A new happiness study by Program Co-Director and Arthur J.E. Child Foundation Fellow John Helliwell (University of British Columbia) and former CIFAR-funded post-doctoral fellow Haifang Huang investigated the effects that real and online friends have on an individual’s well-being.
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Their findings: real-life friends have a very large impact on one’s level of happiness, while there is no such impact from the size of one’s online network. Though the advantage of real-life friendships may not be a surprise, the researchers’ economic models quantified just how valuable real-life relationships can be.
Basing on a sample of 5,000 Canadians drawn at random and controlling for income, demographic factors and personality, the researchers found that doubling the number of real-life friends has an effect on well-being equivalent to a 50 per cent increase in income. Real-life friends are especially important for people who are single, the study found, because life partners and spouses provided similar happiness benefits as did having friends.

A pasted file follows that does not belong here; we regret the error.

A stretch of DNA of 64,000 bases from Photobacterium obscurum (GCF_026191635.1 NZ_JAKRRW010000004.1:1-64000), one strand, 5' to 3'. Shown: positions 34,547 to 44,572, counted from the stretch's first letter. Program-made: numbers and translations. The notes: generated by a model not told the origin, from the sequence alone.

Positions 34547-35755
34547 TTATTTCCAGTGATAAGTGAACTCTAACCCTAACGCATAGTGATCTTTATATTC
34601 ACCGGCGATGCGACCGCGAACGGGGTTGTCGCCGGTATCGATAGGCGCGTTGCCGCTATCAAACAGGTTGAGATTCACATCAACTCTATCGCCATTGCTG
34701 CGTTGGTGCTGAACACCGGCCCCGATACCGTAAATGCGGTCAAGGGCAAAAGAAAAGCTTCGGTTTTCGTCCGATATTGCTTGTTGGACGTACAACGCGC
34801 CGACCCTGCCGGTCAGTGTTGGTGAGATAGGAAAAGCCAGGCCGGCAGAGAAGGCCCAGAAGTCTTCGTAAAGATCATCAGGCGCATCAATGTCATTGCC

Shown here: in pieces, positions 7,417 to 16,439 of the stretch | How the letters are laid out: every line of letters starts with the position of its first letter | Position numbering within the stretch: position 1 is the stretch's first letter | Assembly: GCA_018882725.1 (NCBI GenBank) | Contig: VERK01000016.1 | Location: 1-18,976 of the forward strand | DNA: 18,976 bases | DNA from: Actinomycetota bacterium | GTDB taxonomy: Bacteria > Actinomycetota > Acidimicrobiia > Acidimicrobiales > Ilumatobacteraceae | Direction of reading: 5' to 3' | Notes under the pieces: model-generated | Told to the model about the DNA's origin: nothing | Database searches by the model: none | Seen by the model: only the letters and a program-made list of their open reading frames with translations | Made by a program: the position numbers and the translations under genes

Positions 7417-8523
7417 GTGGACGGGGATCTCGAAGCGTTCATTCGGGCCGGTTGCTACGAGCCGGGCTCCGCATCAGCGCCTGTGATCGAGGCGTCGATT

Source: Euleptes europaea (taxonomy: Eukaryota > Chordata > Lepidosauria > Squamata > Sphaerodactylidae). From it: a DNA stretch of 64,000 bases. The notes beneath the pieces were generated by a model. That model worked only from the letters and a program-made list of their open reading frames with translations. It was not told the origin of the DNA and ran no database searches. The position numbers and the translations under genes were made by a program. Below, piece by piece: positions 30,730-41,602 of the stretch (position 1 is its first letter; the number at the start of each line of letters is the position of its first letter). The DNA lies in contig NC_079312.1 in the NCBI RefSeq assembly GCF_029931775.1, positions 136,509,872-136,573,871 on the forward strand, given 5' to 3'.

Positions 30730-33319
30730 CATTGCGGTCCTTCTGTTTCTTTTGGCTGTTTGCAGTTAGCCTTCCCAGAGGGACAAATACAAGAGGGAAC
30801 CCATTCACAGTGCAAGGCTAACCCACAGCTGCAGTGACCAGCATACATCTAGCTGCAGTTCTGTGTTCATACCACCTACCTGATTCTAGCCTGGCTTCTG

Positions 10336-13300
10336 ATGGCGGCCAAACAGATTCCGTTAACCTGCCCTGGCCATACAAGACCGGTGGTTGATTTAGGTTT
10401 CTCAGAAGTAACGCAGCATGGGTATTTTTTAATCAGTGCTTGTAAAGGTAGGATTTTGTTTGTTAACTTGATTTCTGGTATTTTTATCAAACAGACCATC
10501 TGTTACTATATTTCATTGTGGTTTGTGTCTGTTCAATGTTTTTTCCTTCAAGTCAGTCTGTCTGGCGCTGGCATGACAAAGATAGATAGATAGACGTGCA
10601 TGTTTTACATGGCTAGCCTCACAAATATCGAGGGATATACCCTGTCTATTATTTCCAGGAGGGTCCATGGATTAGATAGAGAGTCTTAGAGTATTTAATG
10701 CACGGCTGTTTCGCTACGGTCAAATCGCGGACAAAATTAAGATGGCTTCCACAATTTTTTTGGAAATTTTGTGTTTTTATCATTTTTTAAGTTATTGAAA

“One of the study’s unexpected results was that those who are dating are almost as happy as those living together and to those who are married,” says Dr. Helliwell. “Consistent with this data, we also found that the happiness effect of having real friends is smaller for those who are married, suggesting that marriage is also a powerful source of friendship.”
By contrast, the size of one’s online networks had no positive effect on well-being.
“From all the evidence showing the importance of face-to-face connections with friends, neighbours and colleagues, we were expecting that the happiness links from online friends would be much smaller than that for real-life friends,” says Dr. Helliwell. “But we didn’t expect that the correlation between online friends and happiness should be zero, or in some cases, even negative.”
The findings are published in a working paper entitled “Comparing the happiness effects of real and online friends” through the U.S. National Bureau of Economic Research.
This study was the first to compare the happiness effects of real-life friendships with those of online networks.